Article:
His youngest son, Ahmad, 11, loves to come to work with his dad on school holidays and he said that his dream is to drive the powerful Bugatti when he gets a driving licence.

Today, Al Habtoor Motors sells an average of 45,000 Mitsubishi cars annually. In 2008, when the market was at its peak, the company sold around 55,000 cars. However, last year the company recorded a 35 per cent drop in sales.

"The car market was excellent in the last few years, but with the world economic crisis the business suffered a tough setback," he said.

The luxury car market was not affected as severely by the economic meltdown since that segment has different customers, but the company still witnessed a 10 per cent drop, he says.

"In the last few months everyone has suffered from a squeeze in cash flow, but the wheels of the market have started moving again. We are starting to recognise the signs of recovery and see an increase in our sales." Describing the credit crunch and the slowdown in the market as a typical down cycle, Al Habtoor said that investors and businessmen in the UAE reacted to the market with caution and fear.

Thank God, he says, that the market is reviving and can restore investors' confidence with [federal] government's initiatives.

Auto show

Al Habtoor told Gulf News it was his family that founded the Dubai Motor Show in the 1980s.

"In our hotel, Habtoor Metropolitan, the motor show was running as an annual event and would last for a week with the participation of all car dealers in the UAE," he said.

"It was quite simple in terms of organisation and participation. We used to have fixed stands around the hotel for the car dealers to meet and build contacts every year."

Asked how the family conceived the idea of the motor show, he said; "It had not been adopted but at that time in the 1980s the location of our hotel on Shaikh Zayed Road was very far from the downtown area, so we found such an event would attract people's attention to it."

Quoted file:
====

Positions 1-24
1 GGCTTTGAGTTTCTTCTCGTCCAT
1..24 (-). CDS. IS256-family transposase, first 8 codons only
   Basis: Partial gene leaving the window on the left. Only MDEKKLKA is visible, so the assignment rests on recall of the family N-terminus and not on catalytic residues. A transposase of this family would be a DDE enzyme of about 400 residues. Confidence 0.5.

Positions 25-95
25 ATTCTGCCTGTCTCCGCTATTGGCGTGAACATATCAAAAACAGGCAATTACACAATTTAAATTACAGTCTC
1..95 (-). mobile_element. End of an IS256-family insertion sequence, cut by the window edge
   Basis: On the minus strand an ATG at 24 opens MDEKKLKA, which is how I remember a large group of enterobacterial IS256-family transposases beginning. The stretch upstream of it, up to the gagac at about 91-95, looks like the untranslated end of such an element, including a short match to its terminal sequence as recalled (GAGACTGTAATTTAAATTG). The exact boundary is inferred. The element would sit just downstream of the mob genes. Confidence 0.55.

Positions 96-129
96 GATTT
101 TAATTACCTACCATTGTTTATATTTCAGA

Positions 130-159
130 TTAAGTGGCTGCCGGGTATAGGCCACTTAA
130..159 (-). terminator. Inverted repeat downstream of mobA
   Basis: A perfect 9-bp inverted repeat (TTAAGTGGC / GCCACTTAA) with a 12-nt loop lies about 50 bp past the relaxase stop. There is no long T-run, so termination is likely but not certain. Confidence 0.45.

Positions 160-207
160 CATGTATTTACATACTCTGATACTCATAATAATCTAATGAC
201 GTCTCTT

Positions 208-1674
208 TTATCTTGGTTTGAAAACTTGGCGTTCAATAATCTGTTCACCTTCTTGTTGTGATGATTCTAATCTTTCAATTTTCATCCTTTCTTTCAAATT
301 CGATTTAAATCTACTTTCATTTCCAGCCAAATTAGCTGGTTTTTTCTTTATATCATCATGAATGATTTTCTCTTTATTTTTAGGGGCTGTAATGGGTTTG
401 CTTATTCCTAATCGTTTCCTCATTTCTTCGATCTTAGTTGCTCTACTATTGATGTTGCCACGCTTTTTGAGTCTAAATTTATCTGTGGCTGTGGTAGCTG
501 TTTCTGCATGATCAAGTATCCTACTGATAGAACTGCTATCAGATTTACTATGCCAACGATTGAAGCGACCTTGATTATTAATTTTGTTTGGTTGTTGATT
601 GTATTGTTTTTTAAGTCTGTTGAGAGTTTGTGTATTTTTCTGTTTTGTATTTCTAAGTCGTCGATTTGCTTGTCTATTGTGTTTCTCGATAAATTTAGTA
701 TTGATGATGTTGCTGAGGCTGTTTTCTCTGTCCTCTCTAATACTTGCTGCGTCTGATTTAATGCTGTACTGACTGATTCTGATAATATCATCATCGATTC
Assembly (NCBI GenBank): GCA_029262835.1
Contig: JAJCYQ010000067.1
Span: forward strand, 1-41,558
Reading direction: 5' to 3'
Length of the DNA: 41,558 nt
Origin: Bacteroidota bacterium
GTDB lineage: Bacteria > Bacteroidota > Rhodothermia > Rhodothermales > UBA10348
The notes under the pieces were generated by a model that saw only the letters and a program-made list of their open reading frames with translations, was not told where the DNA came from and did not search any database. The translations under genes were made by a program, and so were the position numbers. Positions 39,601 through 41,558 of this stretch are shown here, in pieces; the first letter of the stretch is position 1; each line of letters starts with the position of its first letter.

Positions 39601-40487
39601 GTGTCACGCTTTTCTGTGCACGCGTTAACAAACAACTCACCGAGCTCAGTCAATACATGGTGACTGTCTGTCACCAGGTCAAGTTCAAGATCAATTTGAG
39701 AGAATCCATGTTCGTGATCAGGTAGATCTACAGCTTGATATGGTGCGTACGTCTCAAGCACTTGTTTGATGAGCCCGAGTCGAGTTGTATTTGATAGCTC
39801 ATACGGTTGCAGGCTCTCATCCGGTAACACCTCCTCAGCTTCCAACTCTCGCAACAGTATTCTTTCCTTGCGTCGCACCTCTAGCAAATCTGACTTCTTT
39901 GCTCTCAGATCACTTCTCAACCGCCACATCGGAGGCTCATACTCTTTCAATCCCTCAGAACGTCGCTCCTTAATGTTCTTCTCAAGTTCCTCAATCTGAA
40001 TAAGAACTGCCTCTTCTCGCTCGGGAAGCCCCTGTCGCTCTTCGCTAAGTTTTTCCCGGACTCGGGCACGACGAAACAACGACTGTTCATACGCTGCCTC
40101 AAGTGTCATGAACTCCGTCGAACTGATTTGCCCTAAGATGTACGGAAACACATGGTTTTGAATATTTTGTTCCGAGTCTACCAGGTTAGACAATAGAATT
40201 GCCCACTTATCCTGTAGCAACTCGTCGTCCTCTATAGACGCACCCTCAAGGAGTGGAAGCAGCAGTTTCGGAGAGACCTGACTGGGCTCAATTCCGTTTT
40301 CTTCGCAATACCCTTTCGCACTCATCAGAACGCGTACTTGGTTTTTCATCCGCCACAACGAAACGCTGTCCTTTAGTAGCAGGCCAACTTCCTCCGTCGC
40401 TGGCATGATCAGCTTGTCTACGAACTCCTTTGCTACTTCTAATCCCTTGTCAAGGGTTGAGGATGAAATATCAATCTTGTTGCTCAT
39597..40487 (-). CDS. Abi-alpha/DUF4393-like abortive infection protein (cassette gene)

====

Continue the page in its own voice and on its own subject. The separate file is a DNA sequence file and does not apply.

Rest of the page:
"We achieved this," he adds with a smile. "Crowds of people were attending the motor show and it lasted for around eight years before acquiring its current international character."

The show was very costly, so the government adopted the idea of the motor show and made it an international event, Al Habtoor said.

"Today, the Dubai International Motor Show is one of the best in the world and we still support it as a car dealer in the UAE."

Profile: Multinational group

Established in the 1970s, Al Habtoor Group has grown with the UAE, and while best known for construction, it is also recognised in the hotel, automotive, real estate, education, insurance and publishing sectors.

One of the UAE's most respected and successful businesses, the Al Habtoor Group today operates in the UAE and international markets. The multinational staff now exceeds 50,000 and is expected to continue to grow in line with planned expansion.

The group's construction division, Al Habtoor Engineering Enterprises (now part of the Al Habtoor Leighton Group), has a rich portfolio, having created some of the world's most stunning landmarks.

They include the icon of Dubai, the Burj Al Arab, and the multibillion-dollar construction of the new Terminal 3 Concourse 2 project at Dubai International Airport.

Habtoor Hotels owns and operates six top rated hotels, including two new five-star properties — the Habtoor Grand Resort & Spa in Dubai and the Habtoor Grand Convention Centre & Spa, Beirut.